Although Oskol is not really name of a specie of birds, In Iran it's known as a kind of bird which is very forgetful and can't even remember his way back to home when he flies away! It's commonly used instead of the word "stupid" among the kids! :D
In this problem you just have to now how many birds are there on each wire after each shot. A good trick for the first and the last wire would be to define wires 0 and n + 1. In this way the birds that fly away sit on these wires and you don't need to worry about accessing some element outside the range of your array.
As said in the statement, the thickness of each book is either 1 or 2. Think about when we want to arrange v1 books of thickness 1 and v2 books of thickness 2 vertically and arrange all other n - v1 - v2 books horizontally above them to achieve a configuration with total thickness of vertical books equal to v1 + 2v2. Is it possible to find such arrangement? Because the total thickness of vertical books is fixed it's good to calculate the minimum possible total width of horizontal books. As the width of a book doesn't matter in vertical arrangement it's good to use the books with shorter width horizontally and the ones with longer width vertically. So pick out v1 books with longest width among books of thickness 1 and do the same with books of thickness 2. The sum of width of n - v1 - v2 remaining books should be at most v1 + 2v2.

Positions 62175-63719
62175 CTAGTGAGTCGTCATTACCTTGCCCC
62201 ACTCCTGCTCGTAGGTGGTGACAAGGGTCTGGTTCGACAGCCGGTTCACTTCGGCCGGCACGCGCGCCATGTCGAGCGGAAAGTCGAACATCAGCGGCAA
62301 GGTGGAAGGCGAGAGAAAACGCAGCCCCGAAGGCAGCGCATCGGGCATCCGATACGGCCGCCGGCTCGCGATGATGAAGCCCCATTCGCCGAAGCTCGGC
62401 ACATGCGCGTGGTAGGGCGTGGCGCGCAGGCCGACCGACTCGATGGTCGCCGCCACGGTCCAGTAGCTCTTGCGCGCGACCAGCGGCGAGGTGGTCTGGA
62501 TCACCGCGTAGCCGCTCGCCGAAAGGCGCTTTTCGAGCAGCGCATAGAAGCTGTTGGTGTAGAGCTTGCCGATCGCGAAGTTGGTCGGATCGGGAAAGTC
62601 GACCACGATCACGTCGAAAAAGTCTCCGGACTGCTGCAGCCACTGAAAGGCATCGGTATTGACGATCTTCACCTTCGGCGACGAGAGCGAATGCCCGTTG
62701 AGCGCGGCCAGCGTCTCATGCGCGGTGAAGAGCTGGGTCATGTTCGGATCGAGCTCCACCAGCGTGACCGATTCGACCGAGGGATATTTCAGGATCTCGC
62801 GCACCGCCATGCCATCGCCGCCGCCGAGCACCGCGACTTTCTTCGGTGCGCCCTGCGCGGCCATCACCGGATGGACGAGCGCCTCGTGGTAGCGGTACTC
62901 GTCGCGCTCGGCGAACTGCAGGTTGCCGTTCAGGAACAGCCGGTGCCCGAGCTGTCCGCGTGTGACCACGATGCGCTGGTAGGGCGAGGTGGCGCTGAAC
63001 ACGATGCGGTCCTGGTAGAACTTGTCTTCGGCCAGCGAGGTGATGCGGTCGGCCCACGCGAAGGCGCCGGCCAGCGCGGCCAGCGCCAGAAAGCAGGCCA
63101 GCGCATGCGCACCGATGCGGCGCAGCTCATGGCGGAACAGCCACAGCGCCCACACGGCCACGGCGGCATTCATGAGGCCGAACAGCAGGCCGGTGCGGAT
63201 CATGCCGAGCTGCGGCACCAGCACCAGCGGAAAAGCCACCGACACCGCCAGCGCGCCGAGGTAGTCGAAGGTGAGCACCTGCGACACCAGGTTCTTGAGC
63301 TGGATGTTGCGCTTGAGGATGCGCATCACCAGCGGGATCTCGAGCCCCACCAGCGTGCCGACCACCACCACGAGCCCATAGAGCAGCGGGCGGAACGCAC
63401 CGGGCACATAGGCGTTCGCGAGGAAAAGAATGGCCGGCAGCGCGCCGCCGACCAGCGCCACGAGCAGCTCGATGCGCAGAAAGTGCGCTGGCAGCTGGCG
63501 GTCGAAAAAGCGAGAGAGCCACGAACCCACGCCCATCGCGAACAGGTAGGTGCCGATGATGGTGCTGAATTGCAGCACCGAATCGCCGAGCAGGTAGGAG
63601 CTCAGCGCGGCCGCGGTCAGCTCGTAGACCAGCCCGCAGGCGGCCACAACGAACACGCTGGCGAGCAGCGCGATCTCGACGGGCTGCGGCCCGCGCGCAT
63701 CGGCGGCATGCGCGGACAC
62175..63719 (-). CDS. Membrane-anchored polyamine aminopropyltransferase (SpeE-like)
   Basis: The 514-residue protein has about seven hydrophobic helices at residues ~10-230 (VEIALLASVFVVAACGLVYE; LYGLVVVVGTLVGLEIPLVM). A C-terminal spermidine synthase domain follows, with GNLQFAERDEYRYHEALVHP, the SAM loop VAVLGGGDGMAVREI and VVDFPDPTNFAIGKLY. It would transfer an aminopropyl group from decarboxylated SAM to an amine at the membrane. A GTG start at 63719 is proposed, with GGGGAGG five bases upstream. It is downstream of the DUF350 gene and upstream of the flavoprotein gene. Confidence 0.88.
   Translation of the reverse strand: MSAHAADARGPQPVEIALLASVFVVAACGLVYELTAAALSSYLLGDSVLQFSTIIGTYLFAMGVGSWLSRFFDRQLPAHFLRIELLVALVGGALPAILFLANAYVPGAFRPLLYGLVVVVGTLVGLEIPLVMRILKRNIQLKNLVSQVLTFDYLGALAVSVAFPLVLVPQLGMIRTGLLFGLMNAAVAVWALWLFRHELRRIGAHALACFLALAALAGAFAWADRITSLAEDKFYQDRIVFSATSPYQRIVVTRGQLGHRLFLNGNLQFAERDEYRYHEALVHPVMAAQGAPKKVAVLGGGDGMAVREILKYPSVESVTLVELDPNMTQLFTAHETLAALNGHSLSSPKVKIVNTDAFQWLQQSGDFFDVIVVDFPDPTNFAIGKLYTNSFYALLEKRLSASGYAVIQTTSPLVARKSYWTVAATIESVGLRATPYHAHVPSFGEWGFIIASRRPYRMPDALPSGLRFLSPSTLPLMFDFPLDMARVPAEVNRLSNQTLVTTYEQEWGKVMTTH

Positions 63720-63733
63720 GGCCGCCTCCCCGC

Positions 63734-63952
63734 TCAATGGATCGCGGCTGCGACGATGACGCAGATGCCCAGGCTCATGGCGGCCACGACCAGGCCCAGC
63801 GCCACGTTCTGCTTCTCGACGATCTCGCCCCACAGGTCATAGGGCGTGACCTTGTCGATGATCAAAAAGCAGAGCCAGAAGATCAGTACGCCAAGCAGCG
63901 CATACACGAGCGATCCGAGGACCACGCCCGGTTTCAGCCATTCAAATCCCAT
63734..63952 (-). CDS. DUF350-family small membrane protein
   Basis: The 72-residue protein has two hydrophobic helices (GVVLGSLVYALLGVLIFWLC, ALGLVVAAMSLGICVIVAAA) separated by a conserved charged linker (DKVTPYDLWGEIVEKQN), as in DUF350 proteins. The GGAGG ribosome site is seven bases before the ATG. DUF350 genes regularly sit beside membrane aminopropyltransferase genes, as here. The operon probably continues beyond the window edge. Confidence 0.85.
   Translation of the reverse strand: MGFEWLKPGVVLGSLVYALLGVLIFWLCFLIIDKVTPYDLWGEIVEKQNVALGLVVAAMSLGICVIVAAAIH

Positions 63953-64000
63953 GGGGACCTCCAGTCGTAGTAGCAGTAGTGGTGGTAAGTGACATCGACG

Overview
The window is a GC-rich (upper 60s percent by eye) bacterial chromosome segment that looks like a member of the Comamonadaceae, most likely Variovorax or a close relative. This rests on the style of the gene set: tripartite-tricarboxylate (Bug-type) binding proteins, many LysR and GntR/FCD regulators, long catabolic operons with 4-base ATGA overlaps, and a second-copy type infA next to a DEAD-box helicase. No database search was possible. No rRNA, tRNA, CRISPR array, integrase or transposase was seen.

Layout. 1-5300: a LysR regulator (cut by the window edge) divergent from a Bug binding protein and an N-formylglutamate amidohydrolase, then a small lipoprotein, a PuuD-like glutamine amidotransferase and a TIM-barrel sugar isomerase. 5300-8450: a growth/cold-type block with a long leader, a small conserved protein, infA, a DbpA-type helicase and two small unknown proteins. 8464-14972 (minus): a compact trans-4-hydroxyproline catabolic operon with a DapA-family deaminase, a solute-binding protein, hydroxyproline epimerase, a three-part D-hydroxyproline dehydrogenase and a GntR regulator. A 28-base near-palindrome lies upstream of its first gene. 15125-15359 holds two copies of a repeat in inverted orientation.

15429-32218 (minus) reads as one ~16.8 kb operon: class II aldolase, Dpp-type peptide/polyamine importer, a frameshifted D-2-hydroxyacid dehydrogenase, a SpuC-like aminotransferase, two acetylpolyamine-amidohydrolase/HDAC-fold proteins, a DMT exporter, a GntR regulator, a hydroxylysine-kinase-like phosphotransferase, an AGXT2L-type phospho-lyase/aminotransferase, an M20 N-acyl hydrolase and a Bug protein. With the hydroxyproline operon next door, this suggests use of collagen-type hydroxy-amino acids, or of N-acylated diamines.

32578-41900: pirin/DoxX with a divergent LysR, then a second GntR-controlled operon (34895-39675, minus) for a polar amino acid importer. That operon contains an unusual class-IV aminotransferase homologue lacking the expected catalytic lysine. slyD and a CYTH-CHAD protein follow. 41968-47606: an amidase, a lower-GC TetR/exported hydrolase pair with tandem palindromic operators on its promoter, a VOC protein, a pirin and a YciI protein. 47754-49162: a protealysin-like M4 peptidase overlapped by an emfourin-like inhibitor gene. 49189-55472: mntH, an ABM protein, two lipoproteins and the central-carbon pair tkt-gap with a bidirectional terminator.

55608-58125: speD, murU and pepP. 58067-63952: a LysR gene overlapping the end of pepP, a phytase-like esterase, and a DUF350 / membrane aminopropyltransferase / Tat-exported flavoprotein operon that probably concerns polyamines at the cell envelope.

The solution would be to try the things we explained above for all possible values of v1 and v2. And print the best answer. :)
There exists other ways to solve this problem mostly using dynamic programming but this was the intended solution of the problem.
I just want to solve the third sample of this problem for you and you can figure out the rest by yourself. :)
The third sample is
# is a switched on lamp and
. is a switched off lamp. As you can see we have three different types of lights. The first three lights (Type A), the 5th to 8th lights (Type B) and the last three lights (Type C). We have to switch on the lights three times for each type of lights. Aside from the order of moves for each type there are possible permutations of the string AAABBBCCC which tells us how to combine the steps of different types. Switching on the lights is done uniquely for types 1 and 3. But for type 2 each time we have to possible options until we're left with one off light. So there are 23 - 1 ways to do this. So the answer would be
1680*1*4*1 = 6720.
The general solution would be to find all groups off consecutive switched off lamps and calculate the number of ways to combine all these groups. Then for each group you should calculate in how many ways it can be solved.
The implementation needs some standard combinatorial computations which you can see here: 3485187
I promise the editorial will be completed come soon soon soon! :)